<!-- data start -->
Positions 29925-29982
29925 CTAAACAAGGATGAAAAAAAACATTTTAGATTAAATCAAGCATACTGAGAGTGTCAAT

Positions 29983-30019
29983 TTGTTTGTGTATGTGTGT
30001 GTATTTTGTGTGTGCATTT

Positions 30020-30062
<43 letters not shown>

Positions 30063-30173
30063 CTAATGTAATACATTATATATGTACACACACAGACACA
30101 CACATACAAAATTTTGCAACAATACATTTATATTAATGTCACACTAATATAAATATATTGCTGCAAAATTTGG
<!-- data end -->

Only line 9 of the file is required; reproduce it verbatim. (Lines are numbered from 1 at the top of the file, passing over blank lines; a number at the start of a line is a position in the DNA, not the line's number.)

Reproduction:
30063 CTAATGTAATACATTATATATGTACACACACAGACACA